A friend and I applied at the same time in mid-May for the permit with the same lawyer. It took five months for them to review our applications, and his was approved at that point while mine was sent back with a request for additional documents.
It’s easier for them to approve remote employees of a company with a steady paycheck than a freelancer with varying income, even though mine is always well over the minimum threshold. That’s what led them to request extra documents from me and not my friend.
So my lawyer and I sent them the additional bank statements they requested right away, and waited to hear (again) for two more months. My lawyer had to contact the Ministry to get my application expedited because I had upcoming travel to Croatia planned for the holidays which I had booked months earlier. Finally, after 6.5 months, we got word it was approved!
But you’re not done just yet. Once your ID has been made (which took about two weeks in my case), you need to make an appointment to pick it up from the Ministry. They’re apparently quite busy now, so that won’t happen until about 4-5 weeks after the ID is ready either. My lawyer also had to ask someone at the Ministry to expedite that as well so I could go to Croatia.
But finally, after seven months and a whole lot of stress, I have my Greek digital nomad residence permit!
The permit is good for two years, but they start that two year clock when you submit your application, not when you receive your approved permit. Mine expires in May of 2024.
The good news is that once you have the first residence permit, if you still want to stay in Greece once your two years are up, you can simply renew the permit. A month or two before it expires, you can apply to renew it online as long as you still meet the income and health insurance requirements.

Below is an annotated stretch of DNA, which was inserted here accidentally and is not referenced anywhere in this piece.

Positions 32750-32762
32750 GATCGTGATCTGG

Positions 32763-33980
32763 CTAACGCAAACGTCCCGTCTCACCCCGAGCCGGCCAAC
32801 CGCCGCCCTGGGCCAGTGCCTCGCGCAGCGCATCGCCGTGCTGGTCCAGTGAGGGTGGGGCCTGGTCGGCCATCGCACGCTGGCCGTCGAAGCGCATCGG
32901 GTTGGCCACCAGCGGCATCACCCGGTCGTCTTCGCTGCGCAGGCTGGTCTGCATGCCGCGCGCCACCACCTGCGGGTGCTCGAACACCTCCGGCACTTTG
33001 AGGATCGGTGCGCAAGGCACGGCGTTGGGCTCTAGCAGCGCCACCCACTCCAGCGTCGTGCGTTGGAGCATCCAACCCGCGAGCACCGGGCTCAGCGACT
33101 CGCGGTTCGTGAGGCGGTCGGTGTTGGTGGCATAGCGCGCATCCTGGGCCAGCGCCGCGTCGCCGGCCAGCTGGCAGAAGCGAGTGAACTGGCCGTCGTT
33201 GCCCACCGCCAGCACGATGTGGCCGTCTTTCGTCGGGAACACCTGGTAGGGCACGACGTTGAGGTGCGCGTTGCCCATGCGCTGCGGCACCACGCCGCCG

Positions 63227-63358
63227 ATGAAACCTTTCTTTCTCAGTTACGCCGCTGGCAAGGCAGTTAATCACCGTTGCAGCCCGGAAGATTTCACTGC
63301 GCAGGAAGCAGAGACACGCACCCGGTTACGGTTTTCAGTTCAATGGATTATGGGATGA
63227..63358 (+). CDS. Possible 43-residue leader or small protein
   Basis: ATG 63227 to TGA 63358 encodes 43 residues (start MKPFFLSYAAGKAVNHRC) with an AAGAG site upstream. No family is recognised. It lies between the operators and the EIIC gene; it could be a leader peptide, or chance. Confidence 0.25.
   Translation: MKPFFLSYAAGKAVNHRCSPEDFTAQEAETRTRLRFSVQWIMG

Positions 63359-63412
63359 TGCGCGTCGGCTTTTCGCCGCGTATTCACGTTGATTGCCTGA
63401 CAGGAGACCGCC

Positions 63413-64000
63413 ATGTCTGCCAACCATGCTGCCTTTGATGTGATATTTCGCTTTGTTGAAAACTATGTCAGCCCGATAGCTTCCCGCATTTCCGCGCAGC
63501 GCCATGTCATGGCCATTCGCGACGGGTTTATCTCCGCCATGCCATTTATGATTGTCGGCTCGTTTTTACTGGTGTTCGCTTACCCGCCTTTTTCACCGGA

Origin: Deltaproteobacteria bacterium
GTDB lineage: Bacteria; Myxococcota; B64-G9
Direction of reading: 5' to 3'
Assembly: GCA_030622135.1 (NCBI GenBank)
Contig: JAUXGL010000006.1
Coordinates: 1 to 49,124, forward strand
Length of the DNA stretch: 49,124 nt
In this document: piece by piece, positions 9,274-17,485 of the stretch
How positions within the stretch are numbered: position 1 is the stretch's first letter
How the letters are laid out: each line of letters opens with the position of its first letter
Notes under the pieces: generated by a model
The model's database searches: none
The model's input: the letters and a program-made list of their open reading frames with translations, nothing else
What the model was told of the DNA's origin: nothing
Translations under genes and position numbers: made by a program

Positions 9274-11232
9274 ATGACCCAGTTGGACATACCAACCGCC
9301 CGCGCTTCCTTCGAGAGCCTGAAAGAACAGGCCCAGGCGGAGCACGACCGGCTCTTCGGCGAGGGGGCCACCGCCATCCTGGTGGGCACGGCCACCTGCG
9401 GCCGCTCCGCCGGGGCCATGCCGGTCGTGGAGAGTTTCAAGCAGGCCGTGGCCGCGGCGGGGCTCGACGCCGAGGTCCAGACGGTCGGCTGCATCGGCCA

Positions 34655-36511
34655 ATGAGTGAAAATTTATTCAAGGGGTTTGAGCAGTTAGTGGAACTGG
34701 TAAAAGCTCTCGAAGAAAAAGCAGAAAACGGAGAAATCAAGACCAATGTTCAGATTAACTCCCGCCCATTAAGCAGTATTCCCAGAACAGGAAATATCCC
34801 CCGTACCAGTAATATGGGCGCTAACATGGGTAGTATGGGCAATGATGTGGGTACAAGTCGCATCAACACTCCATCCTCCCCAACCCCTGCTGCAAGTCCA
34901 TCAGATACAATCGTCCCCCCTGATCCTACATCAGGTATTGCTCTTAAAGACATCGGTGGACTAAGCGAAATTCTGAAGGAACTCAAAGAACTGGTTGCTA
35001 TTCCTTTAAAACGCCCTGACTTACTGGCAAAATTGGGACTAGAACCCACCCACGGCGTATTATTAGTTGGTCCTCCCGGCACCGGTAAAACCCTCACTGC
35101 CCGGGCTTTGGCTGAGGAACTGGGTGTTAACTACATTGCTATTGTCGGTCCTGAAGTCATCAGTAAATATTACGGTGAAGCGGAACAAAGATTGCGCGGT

And theoretically, after five years living in Greece you qualify for permanent residency, and after seven years you qualify for citizenship. It’s not guaranteed because the permit is so new that we’re about six years away from seeing if that actually happens. But if you love Greece and want to live here long-term, it’s a great option to have for the future.
Greece Digital Nomad Tax Requirements
This was also much more challenging to figure out than I anticipated. I still don’t have definite answers.
Greece has a highly promoted tax break for digital nomads who relocate their business to Greece—you are only taxed on 50% of your income for seven years. You don’t get this automatically, you must apply and be approved for it and then it begins the following tax year.
So I figured this must apply to the nomad permit holders, right?
Well, under the permit terms you can’t establish a business in Greece, so you don’t qualify for the break. But it also seems that, at least for Americans like me who don’t pay US taxes because of the Foreign Earned Income Exclusion, that we also don’t have a way to be taxed in Greece.